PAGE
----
When it comes to knives, nearly all we ever hear about are new ways to sharpen them. You know what? However, you decide to go about putting a shaving sharp edge on your everyday carry pocketknife is a good one. Some methods may be more aggressive than necessary, but sharp is sharp. Unless you’re hooked on tradition, today there’s no need to spend hours and hours learning to use a whetstone and razor strop to sharpen a knife. Kits and sharpeners of all types and in all price ranges will help you keep your knives sharp if you’ll just use them.
But to make a knife last for decades, even generations, requires more care than sharpening alone. If you want to pass a pocketknife along when you become a Gramps or Gramma, give it some tender loving care by learning how to care for a pocketknife.
The greatest enemy of any knife is rust and corrosion. Given the right … or wrong … conditions, even stainless steel can rust. Once a blade is corroded, there’s never really any good way to completely hide that scar, so you must prevent rust from happening in the first place.
The best way to prevent rust is to keep the blade and all ferrous metal parts coated with a very light film of oil. Even if you live and carry your knife in a marine environment where salt is carried in the humid air, conscientious oiling will prevent corrosion. If your knife were to ever come in contact directly with saltwater, be sure to rinse it thoroughly under running fresh water, dry it, and recoat it with oil. Something like 3-In-1 oil or a good gun oil works great for this purpose.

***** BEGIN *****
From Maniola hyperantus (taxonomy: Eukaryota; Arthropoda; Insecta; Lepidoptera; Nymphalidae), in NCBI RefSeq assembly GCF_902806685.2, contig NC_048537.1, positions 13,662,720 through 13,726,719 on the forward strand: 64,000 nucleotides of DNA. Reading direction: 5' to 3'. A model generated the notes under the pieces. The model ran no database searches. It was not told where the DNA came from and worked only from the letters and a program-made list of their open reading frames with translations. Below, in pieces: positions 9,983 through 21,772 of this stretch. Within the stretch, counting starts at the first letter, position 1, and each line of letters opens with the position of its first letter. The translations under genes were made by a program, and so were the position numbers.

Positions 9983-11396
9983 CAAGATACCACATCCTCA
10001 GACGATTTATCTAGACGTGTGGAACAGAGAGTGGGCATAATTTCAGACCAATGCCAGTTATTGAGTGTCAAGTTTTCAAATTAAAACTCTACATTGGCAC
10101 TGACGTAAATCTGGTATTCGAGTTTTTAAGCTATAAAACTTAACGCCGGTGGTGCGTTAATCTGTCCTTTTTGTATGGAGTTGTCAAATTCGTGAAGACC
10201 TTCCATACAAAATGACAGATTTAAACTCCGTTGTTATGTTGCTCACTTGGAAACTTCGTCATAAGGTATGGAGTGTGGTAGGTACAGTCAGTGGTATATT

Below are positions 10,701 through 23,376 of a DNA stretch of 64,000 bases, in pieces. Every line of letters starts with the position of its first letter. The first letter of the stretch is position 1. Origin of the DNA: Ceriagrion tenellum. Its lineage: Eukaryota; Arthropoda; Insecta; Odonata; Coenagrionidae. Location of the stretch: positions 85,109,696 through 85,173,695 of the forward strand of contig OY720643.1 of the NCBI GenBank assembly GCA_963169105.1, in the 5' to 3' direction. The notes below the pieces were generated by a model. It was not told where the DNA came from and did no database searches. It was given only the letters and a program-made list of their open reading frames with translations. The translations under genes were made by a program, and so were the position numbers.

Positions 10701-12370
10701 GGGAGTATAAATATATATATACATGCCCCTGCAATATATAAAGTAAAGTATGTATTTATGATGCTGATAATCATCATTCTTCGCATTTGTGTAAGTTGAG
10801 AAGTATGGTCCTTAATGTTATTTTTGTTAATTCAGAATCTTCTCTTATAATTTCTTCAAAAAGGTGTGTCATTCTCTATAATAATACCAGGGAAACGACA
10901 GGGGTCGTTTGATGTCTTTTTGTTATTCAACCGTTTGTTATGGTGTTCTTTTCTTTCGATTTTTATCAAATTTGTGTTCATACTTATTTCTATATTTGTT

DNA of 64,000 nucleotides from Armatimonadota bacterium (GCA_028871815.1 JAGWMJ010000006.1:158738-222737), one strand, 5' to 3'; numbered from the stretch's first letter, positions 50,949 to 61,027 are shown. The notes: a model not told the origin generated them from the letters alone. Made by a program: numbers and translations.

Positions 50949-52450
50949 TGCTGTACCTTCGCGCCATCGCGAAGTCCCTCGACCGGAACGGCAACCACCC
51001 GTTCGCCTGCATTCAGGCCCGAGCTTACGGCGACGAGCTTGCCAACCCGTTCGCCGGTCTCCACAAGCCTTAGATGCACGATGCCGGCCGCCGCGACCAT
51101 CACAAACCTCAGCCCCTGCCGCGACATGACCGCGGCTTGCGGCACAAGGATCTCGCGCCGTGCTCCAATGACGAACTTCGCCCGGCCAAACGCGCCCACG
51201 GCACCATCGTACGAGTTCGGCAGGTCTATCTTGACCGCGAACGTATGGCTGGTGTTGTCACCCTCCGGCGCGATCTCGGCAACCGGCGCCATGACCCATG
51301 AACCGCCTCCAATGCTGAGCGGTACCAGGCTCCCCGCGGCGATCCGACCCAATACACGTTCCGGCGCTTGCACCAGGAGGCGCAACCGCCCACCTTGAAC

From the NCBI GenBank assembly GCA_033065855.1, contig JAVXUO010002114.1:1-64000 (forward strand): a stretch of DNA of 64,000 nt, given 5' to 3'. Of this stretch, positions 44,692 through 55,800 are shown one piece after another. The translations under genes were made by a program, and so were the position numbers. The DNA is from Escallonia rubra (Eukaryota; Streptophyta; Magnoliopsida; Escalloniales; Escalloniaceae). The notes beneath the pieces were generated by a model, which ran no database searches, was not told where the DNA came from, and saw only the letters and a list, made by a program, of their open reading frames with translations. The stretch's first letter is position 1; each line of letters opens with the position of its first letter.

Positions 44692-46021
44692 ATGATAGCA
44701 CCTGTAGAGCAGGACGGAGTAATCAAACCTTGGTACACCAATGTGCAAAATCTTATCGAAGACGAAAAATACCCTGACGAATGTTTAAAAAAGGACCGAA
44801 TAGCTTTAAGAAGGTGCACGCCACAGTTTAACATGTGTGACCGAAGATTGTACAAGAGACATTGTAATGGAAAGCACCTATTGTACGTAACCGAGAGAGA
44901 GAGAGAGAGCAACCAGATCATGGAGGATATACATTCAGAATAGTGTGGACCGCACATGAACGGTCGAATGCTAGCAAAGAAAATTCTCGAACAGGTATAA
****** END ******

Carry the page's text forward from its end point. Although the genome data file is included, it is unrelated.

To oil the blade of a pocketknife, simply put three or four drops of oil on one side of the blade and wipe it off with an oily rag. It works great to keep a small, soft rag well oiled and sealed in a Ziploc bag. Then you can use that cloth to wipe down any metal surfaces you want to keep corrosion-free.
Another big step in preventing corrosion of ferrous metals and discoloring nonferrous metals is never storing a knife for long stretches in a sheath. Even if your EDC knife is a folder you carry in a sheath on your belt, it should come out of the sheath when you’re not carrying it. Leather sheaths hold moisture and collect grit to which you do not want to expose your knife for extended periods.
To keep a folding knife operating smoothly and prevent unnecessary wear, it’s also important to keep the moving parts lubricated. You can use the same oil you used to coat the blade, but a thicker grease will last longer. Even better is a dry lubricant like Remington’s DriLube. It won’t create oil spots in your pants pockets.
Whatever you choose, it’s important the lubricant container offers a method to precisely place the lube where you want it. You don’t want to make a mess by hosing down your whole pocketknife.
On a locking liner knife, aim the applicator directly at the pivot area. Open and close a few times. If it’s smooth, you’re done. If it sticks or grabs, give it another shot.
For lockbacks and slip joints, open the blade or blades perpendicular to the handle and apply the lube into the notch at the tang. Check for smooth operation.
Simple. Keep it oiled, keep it lubed, don’t store in a leather sheath for long periods and a quality pocketknife can last for generations.